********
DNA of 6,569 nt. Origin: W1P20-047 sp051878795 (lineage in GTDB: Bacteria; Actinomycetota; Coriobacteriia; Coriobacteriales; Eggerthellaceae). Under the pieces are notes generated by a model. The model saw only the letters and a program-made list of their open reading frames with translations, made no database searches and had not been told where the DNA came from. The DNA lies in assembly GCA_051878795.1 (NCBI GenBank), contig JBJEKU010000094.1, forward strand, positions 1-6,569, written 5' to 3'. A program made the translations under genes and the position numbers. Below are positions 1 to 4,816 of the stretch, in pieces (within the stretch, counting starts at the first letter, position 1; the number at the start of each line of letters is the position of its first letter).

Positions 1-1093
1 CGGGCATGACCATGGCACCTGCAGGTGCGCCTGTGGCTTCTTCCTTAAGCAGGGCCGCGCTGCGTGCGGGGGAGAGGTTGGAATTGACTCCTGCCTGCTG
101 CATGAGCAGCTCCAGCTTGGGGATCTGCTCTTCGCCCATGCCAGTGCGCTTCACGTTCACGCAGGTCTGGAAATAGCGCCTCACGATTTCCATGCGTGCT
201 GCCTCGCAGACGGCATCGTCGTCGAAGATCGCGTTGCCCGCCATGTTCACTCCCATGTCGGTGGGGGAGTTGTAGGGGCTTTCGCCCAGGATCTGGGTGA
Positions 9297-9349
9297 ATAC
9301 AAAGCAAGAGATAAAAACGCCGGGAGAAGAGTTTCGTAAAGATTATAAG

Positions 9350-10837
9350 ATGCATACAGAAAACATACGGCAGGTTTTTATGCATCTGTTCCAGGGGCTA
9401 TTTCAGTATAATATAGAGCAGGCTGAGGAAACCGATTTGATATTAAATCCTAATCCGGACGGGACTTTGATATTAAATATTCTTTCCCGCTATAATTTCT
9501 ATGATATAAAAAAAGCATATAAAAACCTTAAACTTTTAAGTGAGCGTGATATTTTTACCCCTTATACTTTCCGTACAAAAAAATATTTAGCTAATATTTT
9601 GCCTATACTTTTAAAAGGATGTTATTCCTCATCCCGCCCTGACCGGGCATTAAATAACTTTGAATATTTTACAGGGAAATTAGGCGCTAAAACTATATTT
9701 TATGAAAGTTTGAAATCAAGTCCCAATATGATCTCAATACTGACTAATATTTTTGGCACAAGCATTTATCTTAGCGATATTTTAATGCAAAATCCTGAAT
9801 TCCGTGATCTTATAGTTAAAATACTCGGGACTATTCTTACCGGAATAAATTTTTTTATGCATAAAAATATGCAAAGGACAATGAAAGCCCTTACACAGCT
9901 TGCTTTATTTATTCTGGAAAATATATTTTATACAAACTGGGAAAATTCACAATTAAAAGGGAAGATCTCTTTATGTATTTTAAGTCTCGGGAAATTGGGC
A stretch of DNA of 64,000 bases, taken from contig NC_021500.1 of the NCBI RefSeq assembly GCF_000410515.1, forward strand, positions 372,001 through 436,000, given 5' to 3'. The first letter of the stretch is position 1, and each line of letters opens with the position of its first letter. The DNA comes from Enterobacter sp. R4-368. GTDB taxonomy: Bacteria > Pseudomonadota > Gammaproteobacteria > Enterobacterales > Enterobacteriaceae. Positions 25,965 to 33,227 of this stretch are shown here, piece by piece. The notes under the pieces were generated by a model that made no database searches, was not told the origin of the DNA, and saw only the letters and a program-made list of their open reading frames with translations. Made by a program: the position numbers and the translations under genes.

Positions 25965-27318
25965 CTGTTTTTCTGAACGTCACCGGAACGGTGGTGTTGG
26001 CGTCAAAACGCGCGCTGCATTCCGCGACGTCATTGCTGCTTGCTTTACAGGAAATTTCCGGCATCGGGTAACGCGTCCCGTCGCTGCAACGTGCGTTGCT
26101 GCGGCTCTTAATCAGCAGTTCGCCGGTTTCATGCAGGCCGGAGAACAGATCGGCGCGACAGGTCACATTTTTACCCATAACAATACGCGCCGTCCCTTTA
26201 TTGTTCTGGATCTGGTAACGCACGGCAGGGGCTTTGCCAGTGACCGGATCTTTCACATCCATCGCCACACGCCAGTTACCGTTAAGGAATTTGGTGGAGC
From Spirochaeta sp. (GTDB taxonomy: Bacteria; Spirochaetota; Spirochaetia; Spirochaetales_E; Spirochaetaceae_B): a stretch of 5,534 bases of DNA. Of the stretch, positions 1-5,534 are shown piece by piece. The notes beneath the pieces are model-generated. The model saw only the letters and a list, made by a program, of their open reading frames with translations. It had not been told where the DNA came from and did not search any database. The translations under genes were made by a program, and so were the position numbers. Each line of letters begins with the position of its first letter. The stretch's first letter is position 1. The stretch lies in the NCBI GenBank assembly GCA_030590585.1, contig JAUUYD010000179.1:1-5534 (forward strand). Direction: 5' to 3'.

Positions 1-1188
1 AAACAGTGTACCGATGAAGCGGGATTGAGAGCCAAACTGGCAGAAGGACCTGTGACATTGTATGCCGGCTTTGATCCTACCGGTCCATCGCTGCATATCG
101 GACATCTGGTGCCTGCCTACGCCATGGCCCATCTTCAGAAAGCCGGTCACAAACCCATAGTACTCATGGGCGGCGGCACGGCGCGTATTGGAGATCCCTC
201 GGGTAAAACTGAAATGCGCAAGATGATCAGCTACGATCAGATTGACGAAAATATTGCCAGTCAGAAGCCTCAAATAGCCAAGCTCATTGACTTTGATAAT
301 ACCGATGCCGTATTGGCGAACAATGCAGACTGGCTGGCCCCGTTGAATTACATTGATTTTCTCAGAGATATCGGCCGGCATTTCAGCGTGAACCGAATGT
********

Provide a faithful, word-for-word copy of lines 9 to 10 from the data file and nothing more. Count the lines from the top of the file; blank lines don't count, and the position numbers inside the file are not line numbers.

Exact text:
Positions 9350-10837
9350 ATGCATACAGAAAACATACGGCAGGTTTTTATGCATCTGTTCCAGGGGCTA